This paper introduces two signaling techniques that may be useful in broadcast applications for combining supplemental data with program material. Such data may be used to monitor audience participation, advertising placement or to convey additional program information (including lyrics and URLs). The first technique involves replacing unused bits, or fill bits, in fixed data-rate compression systems with information-carrying data in a way that does not affect the quality of the program material and does not necessitate modification of encoders or decoders. A second technique involves modulating the bandwidth of a signal and adding perceptually shaped noise to create an inaudible, constant-rate supplemental signal. Both techniques may be integrated with the Dolby Digital perceptual coding system.
Convention Paper 5628

12:00 h
Y7 A New Concept of Interference Compensation for the Parametric and Graphic Equalizer Banks - Seyed Ali Azizi, Harman/Becker Automotive Systems, Karlsbad, Germany

The overall frequency response of a graphic or parametric equalizer bank, consisting of a number of serially connected cut or boost equalizers, may show serious deviations from the user defined gain setting. The deviations are caused by mutual interference's of the equalizers, and depend on gains, quality factors and the center frequencies of the individual equalizers. This paper discusses the known interference compensation strategies and then introduces a new approach to efficiently counteract the undesired interference effects. It is based on the "Opposite Filter Concept": Based on the user defined parameter setting of an equalizer bank, a set of simple filters counteracting the interference's are adequately parameterized and serially inserted into the equalizer bank resulting in substantial diminution of the interference effects, and consequently in generation of an overall frequency response close to the desired one .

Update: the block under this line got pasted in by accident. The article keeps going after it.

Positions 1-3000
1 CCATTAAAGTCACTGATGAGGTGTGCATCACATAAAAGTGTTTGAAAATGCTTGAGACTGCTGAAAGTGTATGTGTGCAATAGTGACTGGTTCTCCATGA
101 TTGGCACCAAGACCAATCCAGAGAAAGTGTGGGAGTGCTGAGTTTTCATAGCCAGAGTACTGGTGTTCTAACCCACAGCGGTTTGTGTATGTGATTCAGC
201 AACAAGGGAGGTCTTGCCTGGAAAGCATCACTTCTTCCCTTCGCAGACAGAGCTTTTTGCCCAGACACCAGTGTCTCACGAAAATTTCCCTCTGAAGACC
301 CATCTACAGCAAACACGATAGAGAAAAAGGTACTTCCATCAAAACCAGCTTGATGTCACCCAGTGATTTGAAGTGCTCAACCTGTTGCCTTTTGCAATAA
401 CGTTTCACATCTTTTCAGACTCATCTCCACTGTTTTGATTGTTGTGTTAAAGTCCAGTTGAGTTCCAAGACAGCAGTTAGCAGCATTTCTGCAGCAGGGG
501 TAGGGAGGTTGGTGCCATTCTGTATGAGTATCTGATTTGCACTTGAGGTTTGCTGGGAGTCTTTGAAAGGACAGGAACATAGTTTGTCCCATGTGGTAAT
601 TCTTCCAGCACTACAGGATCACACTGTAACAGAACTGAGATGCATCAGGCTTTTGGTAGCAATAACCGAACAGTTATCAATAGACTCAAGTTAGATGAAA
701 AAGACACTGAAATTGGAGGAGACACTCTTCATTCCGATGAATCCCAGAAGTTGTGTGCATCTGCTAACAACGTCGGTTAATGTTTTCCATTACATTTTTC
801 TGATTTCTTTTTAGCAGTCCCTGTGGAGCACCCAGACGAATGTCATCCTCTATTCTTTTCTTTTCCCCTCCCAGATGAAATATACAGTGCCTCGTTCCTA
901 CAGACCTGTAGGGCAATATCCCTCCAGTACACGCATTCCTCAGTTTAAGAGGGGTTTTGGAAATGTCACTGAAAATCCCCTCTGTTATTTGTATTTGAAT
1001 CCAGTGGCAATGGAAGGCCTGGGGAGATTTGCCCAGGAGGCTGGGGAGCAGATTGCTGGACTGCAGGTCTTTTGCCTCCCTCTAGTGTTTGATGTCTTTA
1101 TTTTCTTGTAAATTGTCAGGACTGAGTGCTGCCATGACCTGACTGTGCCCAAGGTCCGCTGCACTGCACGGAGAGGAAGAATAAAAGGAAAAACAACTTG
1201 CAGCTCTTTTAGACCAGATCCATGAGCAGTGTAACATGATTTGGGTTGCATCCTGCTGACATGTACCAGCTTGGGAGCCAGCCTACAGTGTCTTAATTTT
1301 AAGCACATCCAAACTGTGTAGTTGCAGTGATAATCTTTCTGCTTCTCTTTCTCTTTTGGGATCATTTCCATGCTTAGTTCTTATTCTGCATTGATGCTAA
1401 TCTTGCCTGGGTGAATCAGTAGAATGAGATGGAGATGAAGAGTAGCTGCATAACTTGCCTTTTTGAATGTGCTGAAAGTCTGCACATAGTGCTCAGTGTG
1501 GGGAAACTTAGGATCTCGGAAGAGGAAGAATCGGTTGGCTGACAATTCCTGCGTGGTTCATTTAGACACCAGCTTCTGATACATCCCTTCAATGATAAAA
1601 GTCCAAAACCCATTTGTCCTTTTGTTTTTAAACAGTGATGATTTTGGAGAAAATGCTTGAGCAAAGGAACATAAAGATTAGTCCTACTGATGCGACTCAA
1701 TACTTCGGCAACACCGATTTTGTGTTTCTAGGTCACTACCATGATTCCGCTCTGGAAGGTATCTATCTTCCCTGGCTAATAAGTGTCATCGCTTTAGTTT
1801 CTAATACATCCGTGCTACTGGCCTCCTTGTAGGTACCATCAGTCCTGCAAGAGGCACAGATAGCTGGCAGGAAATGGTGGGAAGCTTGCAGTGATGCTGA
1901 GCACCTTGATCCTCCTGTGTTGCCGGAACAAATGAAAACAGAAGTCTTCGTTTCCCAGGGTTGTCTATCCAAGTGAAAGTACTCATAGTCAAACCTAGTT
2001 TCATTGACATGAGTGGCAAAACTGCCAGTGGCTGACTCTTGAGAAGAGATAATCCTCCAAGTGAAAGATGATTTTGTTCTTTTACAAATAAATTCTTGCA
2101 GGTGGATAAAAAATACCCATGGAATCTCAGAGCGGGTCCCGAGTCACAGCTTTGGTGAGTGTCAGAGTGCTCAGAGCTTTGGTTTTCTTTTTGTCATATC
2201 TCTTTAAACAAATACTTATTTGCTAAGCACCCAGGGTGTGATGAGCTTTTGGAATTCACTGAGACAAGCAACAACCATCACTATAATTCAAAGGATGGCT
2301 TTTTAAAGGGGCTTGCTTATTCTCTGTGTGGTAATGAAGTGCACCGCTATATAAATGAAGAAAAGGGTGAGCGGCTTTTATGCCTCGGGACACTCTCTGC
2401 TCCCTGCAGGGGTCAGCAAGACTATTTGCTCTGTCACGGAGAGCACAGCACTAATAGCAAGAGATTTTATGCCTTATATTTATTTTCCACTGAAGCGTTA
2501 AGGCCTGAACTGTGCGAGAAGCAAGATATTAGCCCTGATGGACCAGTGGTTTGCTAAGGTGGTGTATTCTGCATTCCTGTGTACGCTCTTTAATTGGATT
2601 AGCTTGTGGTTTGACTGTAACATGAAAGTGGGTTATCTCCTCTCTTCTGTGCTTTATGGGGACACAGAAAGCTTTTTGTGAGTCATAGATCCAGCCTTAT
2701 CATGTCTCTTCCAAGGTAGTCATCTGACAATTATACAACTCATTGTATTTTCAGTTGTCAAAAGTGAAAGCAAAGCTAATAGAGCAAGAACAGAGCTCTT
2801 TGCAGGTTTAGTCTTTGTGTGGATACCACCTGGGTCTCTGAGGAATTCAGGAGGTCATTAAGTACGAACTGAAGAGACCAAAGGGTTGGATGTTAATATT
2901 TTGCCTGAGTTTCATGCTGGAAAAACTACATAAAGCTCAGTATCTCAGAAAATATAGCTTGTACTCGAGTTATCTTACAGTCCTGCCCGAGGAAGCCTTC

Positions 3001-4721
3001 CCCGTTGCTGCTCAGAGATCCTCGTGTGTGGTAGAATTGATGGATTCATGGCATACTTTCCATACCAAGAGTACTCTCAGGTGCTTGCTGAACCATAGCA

Convention Paper 5629

12:30 h
Y8 Improvements of Artificial Reverberation by use of Subband Feedback Delay NetworksIgor Nikolic, Mihajlo Pupin Institute, Belgrade, Yugoslavia

This paper proposes the improvement of artificial reverberation through decomposition of input signal into subbands and use of different subband feedback delay networks (FDN). By this means non-uniform modal density is achieved and orders of FDNs are lowered. Evaluation of filter banks and corresponding subband FDNs are described. Comparison results, obtained through objective (simulation) and subjective (listening tests) analysis, are presented.
Convention Paper 5630